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When a developer plans a waterfront high-rise he has many hurdles to overcome, not the least of which is financial. Whether the developer is WCI or a local developer, financial backers want to gauge the interest in a project and in many cases require the developer to have reservations on a certain percentage of condos before the project is given the green light. This translates into savings for the real estate investor. The developer needs these presales to prove his project and secure his financing and he will give incentives to the early buyers.

In many cases the "first day" price will be lower than the price for the subsequent condo purchasers. Many times the developer will give an extra incentive to those that reserve a unit by placing a deposit ranging from $10,000 to $25,000 with the title company to hold a particular condo. To encourage further price increases he will program increases at scheduled intervals throughout the condo pre-sale stage. This does a few things: It encourages people to buy condos early because prices are going up; and it is a self-serving prophecy, buyers see the price of the condo going up, they want to get in on the increases, it creates more demand, and indeed may increase values of the pre-construction condos.

We like projects that are done in phases. These are normally condo buildings one, then condo building two, etc. In the past the best opportunities have been in buying the earlier condo buildings. Property values in our area counties have gone up nearly 15-25 percent a year for the past 5 years! Couple this potential appreciation with the planned developer increases and price increase could be considerable. For example, when condo building three, unit 801 is ready for sale it may be priced at $880,000, when the same condo in building one sold for $714,000, less than one year earlier. The unit 801 in building one has not even closed yet!

There is a limited supply of buildable waterfront land. Developers can build golf courses and lakes, but it’s pretty difficult to create oceanfront, gulf front, or even riverfront - land. Many people move to Florida to be on the water. Over the next eight years the baby boomer flood will start to peak. Demand is expected to be even greater and waterfront supply will be limited. If you want to fine-tune your opportunity, buy penthouses. While the market may be more limited for these unit, there are certainly fewer of them and buyers will pay a premium to "be on top."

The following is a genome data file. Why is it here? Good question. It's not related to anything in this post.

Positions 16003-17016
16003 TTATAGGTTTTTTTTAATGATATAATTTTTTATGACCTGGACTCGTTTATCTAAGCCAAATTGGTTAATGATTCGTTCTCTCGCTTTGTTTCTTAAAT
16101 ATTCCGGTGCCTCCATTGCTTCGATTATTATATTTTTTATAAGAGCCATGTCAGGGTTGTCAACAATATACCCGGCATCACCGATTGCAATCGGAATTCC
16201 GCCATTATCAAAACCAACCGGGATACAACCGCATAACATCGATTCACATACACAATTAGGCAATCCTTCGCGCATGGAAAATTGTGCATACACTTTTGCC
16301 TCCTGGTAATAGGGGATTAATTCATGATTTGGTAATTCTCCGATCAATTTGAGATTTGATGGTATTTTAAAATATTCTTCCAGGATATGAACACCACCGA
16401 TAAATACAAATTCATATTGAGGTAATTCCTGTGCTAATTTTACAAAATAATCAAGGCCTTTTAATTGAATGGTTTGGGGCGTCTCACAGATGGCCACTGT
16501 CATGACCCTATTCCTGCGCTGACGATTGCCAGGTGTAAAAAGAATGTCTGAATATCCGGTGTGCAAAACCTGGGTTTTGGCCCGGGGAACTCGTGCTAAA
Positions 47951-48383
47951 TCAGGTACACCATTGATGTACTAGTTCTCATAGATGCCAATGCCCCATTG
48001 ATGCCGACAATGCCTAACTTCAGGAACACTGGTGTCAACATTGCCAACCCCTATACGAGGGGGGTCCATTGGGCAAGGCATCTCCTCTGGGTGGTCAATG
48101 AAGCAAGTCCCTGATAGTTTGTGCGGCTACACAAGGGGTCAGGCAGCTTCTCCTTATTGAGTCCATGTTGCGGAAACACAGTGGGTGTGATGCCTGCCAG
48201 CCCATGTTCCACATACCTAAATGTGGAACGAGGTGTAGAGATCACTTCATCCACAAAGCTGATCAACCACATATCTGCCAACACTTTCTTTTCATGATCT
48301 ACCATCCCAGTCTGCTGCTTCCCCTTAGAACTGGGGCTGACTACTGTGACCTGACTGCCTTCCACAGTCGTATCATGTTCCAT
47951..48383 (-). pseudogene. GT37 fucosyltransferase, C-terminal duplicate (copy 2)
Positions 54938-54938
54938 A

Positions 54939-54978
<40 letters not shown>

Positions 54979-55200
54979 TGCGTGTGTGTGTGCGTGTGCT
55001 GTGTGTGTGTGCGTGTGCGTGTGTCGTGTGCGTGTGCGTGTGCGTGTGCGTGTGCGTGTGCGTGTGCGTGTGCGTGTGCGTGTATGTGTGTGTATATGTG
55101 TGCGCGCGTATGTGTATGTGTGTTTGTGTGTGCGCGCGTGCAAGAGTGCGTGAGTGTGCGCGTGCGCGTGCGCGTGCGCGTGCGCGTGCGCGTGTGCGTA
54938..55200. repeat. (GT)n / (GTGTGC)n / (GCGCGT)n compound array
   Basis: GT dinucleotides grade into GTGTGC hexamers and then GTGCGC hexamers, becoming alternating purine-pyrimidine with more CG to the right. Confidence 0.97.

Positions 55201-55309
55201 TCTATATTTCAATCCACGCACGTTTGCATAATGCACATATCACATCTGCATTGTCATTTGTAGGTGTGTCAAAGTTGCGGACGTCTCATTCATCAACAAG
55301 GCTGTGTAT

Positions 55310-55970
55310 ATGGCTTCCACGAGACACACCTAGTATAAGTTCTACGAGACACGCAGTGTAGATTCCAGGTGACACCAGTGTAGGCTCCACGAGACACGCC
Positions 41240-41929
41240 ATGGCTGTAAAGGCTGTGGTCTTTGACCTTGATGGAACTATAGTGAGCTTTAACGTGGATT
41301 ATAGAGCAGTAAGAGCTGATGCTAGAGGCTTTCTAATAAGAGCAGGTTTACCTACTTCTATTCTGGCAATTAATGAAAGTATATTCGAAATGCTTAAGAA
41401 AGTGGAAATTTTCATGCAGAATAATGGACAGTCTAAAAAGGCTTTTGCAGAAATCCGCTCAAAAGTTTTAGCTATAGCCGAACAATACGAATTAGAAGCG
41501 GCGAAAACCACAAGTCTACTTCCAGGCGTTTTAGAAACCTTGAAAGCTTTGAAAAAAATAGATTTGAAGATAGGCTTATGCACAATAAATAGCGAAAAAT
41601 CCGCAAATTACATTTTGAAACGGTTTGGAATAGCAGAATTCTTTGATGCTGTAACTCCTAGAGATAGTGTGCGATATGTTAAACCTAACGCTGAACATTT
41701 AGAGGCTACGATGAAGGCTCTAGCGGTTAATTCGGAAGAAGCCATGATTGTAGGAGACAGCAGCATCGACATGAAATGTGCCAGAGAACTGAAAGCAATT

Lets examine how this works. On December first you decide you want condo 504 in building two. You put $10,000 reservation deposit on the unit since it is a new development and the condo docs and permits are not ready. Three months later these items are ready and it goes to contract. You decide to proceed (By the way, if you decide not to proceed, you can get your $10,000 back). On February first you put a total of 10% down to bind the contract. Two months later, you give a 2nd 10% deposit when the developer breaks ground. It will now take 18 to 24 months to build your condo (This will vary from project to project). Your deposits are held with a title company, not the builder. (This is an important point. Your money will be secure and can be returned to you in the case of nonperformance by the builder/developer). In some cases, the developer will ask for your permission to use part of your deposit strictly towards construction costs.

You have, in effect, tied up this condo for two years with just 10-20% of its value. You still get two years of potential appreciation.